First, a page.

It was my birthday today. Officially entrenched in my mid-thirties, I’m happy to report I’m still healthy enough to ride my bike and sleep in a tent.
This brings me to the following observation and subsequent rant. Ireland has a thriving tourism economy. Tourists are everywhere and in great numbers. The trouble is that most, okay nearly all, of them get around this gorgeous country by personal motor vehicle or tour bus. At times even the minor roads have a steady stream of tiny hatchbacks zipping over the twisting roads.
As a cyclist I’d prefer to see fewer cars everywhere. They’re noisy, they take up a lot of space wherever they go, but this isn’t an anti-car rant. This is a rant against all of the tourists who are fit enough to get around using their own power yet choose to rely on a hulking machine to do a simple task. I see so many beautifully fit young people popping out from behind their rented steering wheels prematurely wasting the best thing they have going for them: the vibrancy of their youth.
This is my challenge to all of you: return your rented vehicles, throw your clothes in a backpack or some panniers and use your beautiful bodies to walk or pedal around the Emerald Isle. Take a bus or train once in a while if needed, but use your own muscles whenever possible. Don’t squander your youth in a fecking car.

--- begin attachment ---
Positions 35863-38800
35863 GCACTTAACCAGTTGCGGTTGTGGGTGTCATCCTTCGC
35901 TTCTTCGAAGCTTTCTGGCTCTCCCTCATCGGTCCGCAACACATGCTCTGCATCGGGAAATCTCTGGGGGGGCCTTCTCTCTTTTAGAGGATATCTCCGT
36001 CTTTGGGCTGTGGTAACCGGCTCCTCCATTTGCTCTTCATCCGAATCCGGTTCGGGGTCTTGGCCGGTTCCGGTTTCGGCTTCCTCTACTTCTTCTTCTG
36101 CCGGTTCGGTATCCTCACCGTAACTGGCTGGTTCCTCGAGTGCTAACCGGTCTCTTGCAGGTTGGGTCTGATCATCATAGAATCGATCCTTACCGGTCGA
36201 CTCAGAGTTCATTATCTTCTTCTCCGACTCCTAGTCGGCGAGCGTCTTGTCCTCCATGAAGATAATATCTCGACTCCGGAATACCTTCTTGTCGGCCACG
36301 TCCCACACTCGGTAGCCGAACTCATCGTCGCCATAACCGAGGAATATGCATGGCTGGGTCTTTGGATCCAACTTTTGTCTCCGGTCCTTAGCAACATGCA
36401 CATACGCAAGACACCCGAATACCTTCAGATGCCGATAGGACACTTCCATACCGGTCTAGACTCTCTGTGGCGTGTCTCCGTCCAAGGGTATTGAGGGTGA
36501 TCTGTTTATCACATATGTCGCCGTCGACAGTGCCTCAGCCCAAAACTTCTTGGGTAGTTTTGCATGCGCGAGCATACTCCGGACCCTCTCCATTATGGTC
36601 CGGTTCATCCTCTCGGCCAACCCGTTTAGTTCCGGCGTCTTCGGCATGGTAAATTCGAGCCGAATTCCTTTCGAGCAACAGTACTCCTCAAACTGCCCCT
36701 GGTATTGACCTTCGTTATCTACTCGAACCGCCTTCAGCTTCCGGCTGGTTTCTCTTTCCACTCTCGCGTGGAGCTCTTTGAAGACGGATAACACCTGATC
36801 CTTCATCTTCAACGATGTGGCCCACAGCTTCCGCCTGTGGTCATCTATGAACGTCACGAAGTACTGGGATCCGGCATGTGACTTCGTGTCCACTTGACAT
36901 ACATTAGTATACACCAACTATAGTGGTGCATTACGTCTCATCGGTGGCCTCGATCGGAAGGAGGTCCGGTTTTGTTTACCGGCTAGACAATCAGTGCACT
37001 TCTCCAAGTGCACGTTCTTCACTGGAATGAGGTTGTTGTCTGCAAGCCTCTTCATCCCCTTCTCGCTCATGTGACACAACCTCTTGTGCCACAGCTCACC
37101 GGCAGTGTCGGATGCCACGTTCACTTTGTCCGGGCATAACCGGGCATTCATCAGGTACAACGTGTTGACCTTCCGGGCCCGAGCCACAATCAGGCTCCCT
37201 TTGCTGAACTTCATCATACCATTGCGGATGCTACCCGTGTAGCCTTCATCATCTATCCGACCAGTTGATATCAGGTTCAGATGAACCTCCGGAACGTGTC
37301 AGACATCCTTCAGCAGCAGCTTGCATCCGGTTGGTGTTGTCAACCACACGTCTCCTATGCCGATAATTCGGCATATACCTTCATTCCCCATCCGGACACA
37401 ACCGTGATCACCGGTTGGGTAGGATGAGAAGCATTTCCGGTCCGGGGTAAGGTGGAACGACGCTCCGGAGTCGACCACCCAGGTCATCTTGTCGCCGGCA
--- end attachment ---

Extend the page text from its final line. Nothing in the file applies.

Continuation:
Now that my rant is done, it’s time to describe a bit about what happened today. We saw some dolphins bobbing out of the water while taking a ferry (I’m a hypocrite) across the mouth of the Shannon River. Seeing some dolphins was fun since we skipped out on paying for a dolphin tour in Dingle. We didn’t get to see the famous Dingle harbor dolphin named Fungie though. He’s apparently been a daily sighting in the harbor for thirty years.
After the ferry ride we headed to the coast and the town of Kilkee. Carrie read that Kilkee had cliffs similar to the famous Cliffs of Moher but just not as tall. We decided to check them out because it was a warm day and we had plenty of daylight left before reaching our campsite.
While the cliffs were indeed impressive, what turned out to be the most fun was swimming with the locals in the tide pools. As the tide goes out it creates large swimming holes. The sun heats up this water to create a refreshing place for a dip.
After settling into our campsite in Doonbeg, we walked into town to find a pub for a birthday pint. We entered a cozy pub, nearly all Irish pubs are cozy, and sat down at the bar, which was occupied by some seniors and a group of marrying-age women. Everyone seemed to know each other. This has happened in most pubs we’ve visited. Suddenly one of the young women belts out a traditional Irish song I believe called Galway Bay. She was fantastic. About a half hour later, the friendly lady barkeep and most of the seniors clear a space to do some traditional Irish dancing, which looked like square dancing. It was a hoot to watch these people have a good time together and a fun why to end my birthday.